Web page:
The data reported in the next section, which demonstrates a continuing “patchwork” of progress that varies in every state, also shows that every U.S. state is either using e-filing already or planning to implement e-filing in the near future.40 NCSC reported in 2014 that


[s]ince 2010, the number of states that have implemented some version of appellate e-filing has more than doubled, bringing the total to thirty-three states. . . . Of the remaining seventeen states that do not currently have appellate e-filing of any kind, eleven have e-filing projects in the works, and many of those are expected to be in operation within the next two years.41


Additionally, shown below, many states have begun mandatory or voluntary e-filing in trial courts. All of these observations support the conclusion that e-filing is not just the future, but it is here now, already in use.

III. Snapshots of E-filing Status in U.S. State Courts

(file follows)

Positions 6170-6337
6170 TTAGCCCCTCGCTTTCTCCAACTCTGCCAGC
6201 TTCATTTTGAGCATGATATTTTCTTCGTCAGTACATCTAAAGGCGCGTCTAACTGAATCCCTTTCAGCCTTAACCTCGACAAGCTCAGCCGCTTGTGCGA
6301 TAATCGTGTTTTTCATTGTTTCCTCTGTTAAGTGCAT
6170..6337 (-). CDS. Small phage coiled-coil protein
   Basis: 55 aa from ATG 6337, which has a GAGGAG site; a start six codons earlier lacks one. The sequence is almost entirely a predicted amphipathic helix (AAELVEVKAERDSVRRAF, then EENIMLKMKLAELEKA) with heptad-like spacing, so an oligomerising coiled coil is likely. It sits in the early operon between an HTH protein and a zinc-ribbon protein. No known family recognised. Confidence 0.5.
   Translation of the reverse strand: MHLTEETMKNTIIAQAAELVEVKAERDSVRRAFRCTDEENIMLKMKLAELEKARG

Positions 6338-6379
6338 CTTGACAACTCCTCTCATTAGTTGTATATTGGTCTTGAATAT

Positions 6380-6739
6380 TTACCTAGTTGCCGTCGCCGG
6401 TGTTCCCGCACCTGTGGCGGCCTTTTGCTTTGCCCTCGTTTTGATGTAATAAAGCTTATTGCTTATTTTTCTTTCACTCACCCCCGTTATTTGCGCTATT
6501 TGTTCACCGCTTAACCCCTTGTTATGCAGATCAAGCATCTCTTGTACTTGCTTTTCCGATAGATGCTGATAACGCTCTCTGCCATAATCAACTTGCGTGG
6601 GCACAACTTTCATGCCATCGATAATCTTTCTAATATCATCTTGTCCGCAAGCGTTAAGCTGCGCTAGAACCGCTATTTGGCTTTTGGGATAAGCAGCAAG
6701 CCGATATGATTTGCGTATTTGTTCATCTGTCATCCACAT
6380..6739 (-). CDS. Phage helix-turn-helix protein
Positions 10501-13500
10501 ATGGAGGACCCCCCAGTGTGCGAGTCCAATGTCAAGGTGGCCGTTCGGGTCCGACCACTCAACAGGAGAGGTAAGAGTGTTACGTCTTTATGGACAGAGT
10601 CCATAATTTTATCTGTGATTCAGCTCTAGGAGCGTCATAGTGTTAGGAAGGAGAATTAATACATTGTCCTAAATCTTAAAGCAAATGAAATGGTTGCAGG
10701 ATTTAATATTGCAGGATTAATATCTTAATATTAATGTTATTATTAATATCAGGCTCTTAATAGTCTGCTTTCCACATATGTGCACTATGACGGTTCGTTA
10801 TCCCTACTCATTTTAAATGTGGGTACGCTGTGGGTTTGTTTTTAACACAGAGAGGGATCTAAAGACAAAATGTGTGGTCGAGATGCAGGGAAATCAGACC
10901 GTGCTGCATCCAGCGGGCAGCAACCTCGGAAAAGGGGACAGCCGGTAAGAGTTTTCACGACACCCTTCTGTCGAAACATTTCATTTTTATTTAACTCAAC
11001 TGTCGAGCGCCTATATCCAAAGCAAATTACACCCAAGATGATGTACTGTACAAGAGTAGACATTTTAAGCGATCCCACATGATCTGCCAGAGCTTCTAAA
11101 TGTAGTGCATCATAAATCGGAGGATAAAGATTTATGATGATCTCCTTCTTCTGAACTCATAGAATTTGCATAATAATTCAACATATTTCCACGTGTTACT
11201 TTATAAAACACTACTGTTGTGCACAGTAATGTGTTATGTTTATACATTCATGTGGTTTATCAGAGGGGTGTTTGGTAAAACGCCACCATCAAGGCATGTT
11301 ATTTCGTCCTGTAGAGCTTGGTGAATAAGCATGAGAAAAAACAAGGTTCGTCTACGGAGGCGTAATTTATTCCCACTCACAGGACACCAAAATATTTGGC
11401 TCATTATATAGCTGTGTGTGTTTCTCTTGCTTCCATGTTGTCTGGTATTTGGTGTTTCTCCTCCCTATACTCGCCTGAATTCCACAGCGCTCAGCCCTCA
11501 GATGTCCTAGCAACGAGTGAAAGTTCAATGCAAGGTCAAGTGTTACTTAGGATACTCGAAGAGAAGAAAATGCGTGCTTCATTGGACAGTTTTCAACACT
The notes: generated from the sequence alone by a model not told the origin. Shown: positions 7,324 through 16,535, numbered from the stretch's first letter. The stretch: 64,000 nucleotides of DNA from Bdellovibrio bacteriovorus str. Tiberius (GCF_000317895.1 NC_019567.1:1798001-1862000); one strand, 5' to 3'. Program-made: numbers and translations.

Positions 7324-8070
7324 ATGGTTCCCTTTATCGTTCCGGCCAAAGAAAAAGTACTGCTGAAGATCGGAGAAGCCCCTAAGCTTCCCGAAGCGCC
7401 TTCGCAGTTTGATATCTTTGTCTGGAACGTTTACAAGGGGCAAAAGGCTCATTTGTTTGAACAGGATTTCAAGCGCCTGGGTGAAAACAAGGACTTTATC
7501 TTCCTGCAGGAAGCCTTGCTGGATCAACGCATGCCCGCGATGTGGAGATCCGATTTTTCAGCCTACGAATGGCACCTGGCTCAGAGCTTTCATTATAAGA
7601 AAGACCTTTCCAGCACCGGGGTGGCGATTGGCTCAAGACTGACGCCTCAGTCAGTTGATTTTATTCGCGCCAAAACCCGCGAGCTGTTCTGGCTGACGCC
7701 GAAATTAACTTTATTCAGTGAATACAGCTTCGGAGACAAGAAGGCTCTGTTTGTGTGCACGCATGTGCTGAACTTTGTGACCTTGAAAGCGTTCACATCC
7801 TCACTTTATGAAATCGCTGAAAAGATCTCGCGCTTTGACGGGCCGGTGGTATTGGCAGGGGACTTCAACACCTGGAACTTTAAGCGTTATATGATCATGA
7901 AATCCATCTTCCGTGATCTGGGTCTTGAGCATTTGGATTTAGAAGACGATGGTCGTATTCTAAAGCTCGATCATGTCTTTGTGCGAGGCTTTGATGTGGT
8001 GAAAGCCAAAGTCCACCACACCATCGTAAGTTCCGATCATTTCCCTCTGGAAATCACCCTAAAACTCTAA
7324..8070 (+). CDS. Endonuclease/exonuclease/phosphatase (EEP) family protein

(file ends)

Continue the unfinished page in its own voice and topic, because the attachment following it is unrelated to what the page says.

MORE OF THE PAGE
Alabama appellate courts have voluntary e-filing through the “ACIS” system, but must also mail or deliver paper copies to the court.42 Alabama trial courts require that practitioners e-file documents relating to collection of fees for providing defense in indigent cases, or request an exception from the e-filing process. E-filing is allowed and encouraged in other categories of cases, including criminal and juvenile cases.43 In April 2011, in order to ease a budget crisis, then Chief Justice Cobb of the Alabama Supreme Court required all active practicing members of the Alabama bar to register for Alafile, the electronic filing system.44 However, according to the editor for The Last Word, the e-newsletter for the Alabama State Bar, electronic filing is strongly encouraged and required in indigent cases, but is not required for all filings.45

According to the website for the Alaska court system and the NCSC, Alaska has chosen a vendor for electronic filing within the state courts, ImageSoft, and projects that from April to June 2015, “ImageSoft will begin to deliver mock ups of the screens that will be used by judges.”46 The Alaska Court System website also reports that, as of June 2014, ImageSoft had built a limited e-filing system for domestic violence protective orders and “prove[d] that [the] system works successfully in Anchorage, Kotzebue, and Kenai” and that, as of December 2014, “[m]ost of the hardware needed for the e-filing system ha[d] been installed and tested.”47